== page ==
We’ll first review the discoveries that led to the development of the big bang theory, as Hawking presents them. Then, in the next chapter, we’ll discuss the issue of fine-tuning and the quantum approach that Hawking proposes to remove the fine-tuning requirement.

Contrasting Religious Perspectives on the Big Bang

As we discussed, Hawking saw a similarity between the big bang theory and the Judeo-Christian idea of creation, and he found this similarity concerning because he was an atheist. Some atheists share Hawking’s concerns about the big bang theory, but others do not. A common perspective among atheists is that the big bang theory is an atheistic creation story. They see no reason to assume that the big bang singularity required God to create it or set it in motion. Instead, they point out that every society develops some kind of explanation for the origins of the world, and argue that the big bang theory is the most scientifically defensible origin story yet.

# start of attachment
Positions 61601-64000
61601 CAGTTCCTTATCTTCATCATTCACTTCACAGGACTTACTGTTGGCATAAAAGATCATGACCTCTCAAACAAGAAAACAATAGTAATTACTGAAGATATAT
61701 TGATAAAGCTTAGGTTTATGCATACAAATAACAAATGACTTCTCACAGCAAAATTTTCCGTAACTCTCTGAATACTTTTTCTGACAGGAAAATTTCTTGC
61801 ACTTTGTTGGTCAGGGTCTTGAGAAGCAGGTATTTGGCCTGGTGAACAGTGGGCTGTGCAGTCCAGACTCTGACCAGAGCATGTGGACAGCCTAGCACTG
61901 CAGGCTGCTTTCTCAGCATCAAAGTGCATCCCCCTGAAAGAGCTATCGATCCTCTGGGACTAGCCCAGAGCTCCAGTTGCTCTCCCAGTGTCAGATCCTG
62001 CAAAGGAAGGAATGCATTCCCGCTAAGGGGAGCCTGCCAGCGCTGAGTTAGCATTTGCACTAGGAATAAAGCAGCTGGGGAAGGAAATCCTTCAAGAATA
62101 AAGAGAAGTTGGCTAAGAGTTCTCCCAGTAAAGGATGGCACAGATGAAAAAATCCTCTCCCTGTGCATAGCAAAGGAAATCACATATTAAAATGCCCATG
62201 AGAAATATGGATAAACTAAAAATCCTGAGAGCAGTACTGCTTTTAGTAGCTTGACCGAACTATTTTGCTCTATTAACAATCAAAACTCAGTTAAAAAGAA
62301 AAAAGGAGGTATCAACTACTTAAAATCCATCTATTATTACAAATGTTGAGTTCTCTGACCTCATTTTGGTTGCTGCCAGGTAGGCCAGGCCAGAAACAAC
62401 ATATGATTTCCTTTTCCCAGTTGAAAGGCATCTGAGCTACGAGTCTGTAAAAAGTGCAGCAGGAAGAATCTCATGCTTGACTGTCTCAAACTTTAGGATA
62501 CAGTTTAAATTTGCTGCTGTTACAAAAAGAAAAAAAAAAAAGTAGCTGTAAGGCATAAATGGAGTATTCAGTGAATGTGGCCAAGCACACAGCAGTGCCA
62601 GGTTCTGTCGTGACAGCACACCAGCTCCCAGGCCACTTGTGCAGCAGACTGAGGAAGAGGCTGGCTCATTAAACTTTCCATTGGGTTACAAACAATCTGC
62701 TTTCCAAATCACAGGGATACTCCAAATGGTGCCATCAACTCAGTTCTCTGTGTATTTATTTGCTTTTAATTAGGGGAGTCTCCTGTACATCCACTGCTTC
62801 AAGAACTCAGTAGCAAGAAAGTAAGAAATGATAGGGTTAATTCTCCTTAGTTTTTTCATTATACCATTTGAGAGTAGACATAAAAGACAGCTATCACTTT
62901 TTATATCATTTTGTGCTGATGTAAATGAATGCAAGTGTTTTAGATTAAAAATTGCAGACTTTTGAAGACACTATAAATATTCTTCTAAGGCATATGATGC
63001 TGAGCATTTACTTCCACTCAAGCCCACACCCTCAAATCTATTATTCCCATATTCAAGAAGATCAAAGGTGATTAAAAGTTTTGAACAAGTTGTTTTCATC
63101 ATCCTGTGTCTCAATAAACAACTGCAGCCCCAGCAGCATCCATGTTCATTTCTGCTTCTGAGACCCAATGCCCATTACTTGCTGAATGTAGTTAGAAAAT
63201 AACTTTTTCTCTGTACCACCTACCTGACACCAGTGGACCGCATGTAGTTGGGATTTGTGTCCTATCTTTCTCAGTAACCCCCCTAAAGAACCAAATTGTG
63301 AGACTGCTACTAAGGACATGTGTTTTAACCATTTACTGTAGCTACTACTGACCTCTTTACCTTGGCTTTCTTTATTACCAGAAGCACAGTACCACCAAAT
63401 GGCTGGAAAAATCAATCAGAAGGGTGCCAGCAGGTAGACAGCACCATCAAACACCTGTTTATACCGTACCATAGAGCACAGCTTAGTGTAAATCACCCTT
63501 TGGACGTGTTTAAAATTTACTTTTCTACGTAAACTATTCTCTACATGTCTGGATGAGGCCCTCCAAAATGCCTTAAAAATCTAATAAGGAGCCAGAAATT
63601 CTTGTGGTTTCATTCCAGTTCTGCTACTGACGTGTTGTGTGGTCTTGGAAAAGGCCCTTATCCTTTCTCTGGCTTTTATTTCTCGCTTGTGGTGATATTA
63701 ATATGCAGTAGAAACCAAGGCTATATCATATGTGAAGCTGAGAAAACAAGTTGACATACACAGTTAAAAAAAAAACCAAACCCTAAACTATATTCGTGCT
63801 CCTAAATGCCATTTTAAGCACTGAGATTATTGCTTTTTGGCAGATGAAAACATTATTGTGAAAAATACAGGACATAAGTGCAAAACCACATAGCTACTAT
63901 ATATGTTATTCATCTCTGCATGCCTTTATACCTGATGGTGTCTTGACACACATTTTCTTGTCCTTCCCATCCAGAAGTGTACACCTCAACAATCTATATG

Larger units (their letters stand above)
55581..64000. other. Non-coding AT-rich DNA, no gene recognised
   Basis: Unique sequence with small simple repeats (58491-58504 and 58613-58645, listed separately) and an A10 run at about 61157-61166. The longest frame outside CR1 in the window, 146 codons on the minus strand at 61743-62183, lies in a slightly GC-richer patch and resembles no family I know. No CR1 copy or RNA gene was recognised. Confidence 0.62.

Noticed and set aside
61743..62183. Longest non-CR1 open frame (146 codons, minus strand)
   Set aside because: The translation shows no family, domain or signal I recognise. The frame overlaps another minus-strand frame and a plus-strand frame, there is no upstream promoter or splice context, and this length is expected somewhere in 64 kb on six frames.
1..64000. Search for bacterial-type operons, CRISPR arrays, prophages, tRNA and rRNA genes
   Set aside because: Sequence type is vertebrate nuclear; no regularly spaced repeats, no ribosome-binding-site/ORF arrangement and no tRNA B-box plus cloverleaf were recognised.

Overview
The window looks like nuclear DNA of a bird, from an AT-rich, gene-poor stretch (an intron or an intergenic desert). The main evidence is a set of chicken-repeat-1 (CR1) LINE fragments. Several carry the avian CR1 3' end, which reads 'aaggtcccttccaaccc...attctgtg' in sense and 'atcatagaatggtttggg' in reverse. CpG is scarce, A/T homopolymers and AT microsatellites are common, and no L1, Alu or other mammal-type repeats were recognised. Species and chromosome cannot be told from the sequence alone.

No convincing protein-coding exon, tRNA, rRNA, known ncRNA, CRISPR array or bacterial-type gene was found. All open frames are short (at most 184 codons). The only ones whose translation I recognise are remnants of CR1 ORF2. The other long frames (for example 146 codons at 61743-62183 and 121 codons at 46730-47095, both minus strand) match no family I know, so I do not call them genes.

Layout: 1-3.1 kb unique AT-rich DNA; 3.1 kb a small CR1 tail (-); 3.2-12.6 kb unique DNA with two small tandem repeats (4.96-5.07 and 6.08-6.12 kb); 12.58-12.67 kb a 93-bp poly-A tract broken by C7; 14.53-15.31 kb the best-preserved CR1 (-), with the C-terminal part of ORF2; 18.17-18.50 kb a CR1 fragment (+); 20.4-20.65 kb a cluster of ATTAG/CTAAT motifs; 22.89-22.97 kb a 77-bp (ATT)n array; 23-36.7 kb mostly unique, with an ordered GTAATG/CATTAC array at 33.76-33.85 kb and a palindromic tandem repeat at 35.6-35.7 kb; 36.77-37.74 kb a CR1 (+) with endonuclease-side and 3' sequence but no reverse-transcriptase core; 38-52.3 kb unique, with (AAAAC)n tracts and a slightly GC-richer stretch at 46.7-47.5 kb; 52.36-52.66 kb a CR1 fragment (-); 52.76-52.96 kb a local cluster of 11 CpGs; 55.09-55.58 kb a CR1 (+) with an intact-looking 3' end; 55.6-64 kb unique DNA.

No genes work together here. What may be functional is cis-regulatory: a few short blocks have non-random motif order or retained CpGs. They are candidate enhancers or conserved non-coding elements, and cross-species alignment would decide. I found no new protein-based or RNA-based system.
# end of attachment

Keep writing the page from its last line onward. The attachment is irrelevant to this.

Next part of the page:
A similar difference of opinion exists among creationists. The Catholic Church endorsed the big bang theory as being consistent with the biblical creation. In fact, in the 1920s, a Catholic priest by the name of Father Lemaitre (who also had a background in astronomy) was arguably the first real proponent of the big bang theory.

Some protestants also endorsed the big bang, but many rejected it as an atheistic creation story. This was largely due to the popularity of Ussher’s chronology, which taught that God created the earth (and presumably the whole universe) in the year 4004 BC. Proponents of Ussher’s chronology rejected the big bang theory because it implied that the universe was billions of years old instead of a few thousand years old.

Evidence for the Big Bang

The primary piece of evidence that led to the development of the big bang was the discovery that the universe is expanding. Hawking notes that astronomer Edwin Hubble made this discovery in the 1920s, when he measured the distance to a number of galaxies and found that they were all moving away. Furthermore, the galaxies that were farther away were moving away faster.